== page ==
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Joseph Lincoln bibliography


Verse by Joe Lincoln

Cape Cod Ballads
was published in 1902, and Rhymes of the Old Cape was published in 1939. The whole Cape Cod Ballads is here.

The Surf Along the Shore
Winter Nights at Home
Clam Chowder
Mr. Santa Claus
The Best Spare Room
Cape Cod Cooking


The Surf Along the Shore

4th verse, from Cape Cod Ballads.

The dear old Cape! I love it! I love its hill of sand,
The sea-wind singing o'er it, the seaweed on its strand;
The bright blue ocean 'round it, the clear blue sky o'erhead;
The fishing boats, the dripping nets, the white sails filled and spread;
For each heart has its picture, and each its own home song,
The sights and sounds which move it when Youth's fair memories throng;
And when, down dreamland pathways, a boy, I stroll once more,
I hear the mighty music of the surf along the shore.

                            in Haeselbarth, 1913 and  Hawthorne, 1921



Winter Nights at Home 

1st verse, of 4, from Cape Cod Ballads

A stretch of hill and valley, swathed thick in robes of white,
The buildings blots of blackness, the windows gems of light,
A moon, now clear, now hidden, as in its headlong race
The north wind drags the cloud wrack in tatters o'er its face; 

Mailed twigs that click and clatter upon the tossing tree,
And, like a giant's chanting, the deep voice of the sea
As 'mid the stranded ice cakes the bursting breakers foam
The old familiar picturea winter night at home.

in Garland, 1921


A New England clam chowder, made as it should be, is a
dish to preach about, to chant praises and sing hymns and burn incense
before. To fight for. The Battle of Bunker Hill was fought foror
onclam chowder; part of it at least, I am sure it was. It is as
American as the Stars and Stripes, as patriotic as the national
Anthem. It is "Yankee Doodle in a kettle." Joseph C. Lincoln



Mr. Santa Claus
by Joseph C. Lincoln

He isn't so mysterious-like
as once he used to be;
His doin's ain't so wonderful
as once they were to me;
The stories of his reindeer team
a-whizzin' down the hill
Don't give me, like they used to do,
that lovely, shiv'ry thrill:
Perhaps I know him better now,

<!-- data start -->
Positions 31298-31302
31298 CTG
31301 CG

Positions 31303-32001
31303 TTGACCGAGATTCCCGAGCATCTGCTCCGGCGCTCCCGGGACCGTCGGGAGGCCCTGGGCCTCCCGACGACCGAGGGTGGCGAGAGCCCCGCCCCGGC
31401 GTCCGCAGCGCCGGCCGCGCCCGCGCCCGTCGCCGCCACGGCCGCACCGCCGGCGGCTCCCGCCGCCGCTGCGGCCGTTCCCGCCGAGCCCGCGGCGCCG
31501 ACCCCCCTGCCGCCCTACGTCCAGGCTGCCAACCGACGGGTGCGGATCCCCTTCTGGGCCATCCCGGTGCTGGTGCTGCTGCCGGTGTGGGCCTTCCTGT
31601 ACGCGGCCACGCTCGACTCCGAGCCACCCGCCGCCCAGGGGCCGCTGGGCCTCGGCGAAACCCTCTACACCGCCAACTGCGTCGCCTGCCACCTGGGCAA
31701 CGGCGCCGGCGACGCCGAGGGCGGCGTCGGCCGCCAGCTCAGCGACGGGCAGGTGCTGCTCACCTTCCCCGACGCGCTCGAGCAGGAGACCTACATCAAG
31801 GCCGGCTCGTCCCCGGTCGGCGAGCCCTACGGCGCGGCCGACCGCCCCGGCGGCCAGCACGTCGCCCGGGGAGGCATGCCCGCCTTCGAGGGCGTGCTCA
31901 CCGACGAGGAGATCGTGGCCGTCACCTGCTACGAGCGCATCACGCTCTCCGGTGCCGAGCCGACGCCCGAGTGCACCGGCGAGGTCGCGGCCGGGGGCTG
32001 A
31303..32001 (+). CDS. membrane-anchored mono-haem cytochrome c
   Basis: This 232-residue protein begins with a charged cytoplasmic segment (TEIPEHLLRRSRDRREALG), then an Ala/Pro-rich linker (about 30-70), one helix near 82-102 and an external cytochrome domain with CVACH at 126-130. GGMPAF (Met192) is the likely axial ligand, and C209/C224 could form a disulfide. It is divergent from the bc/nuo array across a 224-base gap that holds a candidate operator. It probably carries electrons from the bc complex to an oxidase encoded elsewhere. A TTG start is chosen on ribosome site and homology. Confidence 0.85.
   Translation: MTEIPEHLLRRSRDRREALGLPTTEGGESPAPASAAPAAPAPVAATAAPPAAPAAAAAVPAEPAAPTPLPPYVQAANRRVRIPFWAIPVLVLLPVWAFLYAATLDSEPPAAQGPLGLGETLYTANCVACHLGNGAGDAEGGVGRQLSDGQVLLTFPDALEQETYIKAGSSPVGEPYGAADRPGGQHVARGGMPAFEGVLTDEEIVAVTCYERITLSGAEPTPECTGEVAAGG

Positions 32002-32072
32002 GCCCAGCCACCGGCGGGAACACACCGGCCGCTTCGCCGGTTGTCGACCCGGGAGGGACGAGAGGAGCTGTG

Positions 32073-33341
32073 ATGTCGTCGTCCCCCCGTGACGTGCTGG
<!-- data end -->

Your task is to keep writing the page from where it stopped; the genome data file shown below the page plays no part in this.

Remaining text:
or, maybe, not so well,
And p'raps, as in some other things,
the years have broke the spell;
Old Time, I'm 'fraid, has drawn away
the curtains and the qauze,
I see him plain-but love him yet
Old Mr. Santa Claus.

The night that brings the Christmas in
is short as others now,
And doesn't last a million years
as once it did, I vow;
The wind that blows on Christmas Eve
around the chimney flue,
And rattles bits of plaster down,
ain't him a'scramblin' through;
The rustle down along the eaves,
the patter on the roof,
Is just the snow or rain and
not a prancin' little hoof;
That queer small nowise off in the dark
is just a mouse that gnaws,
And not you tuggin' at your pack
Old Mr. Santa Claus.

I know what's in the stockin's now
afore I go to sleep;
And ain't afraid you'll take it back
if I should dare to peep;
The Christmas trees ain't trimmed
no more with silver lace and gold,
It's only tinsel paper now,
and I know where it's sold.
But, all the same, I swear by you,
as does this little chap
That comes to have your story told
and curl up in my lap.
In spite of age, and common-sense,
and books, and facts, and laws,
I know you come 'round every year
Old Mr. Santa Claus.

You come to give this hard old world
one hearty, kindly shove
That wakes it from its dreams of cash
to fairy tales and love.
You come to move the wheels of work
from out their grindin' rut,
And open wide the pocketbooks that,
other times, were shut;
To brighten up the childish hearts,
and lighten old ones, too,
And make the rich and poor, for once,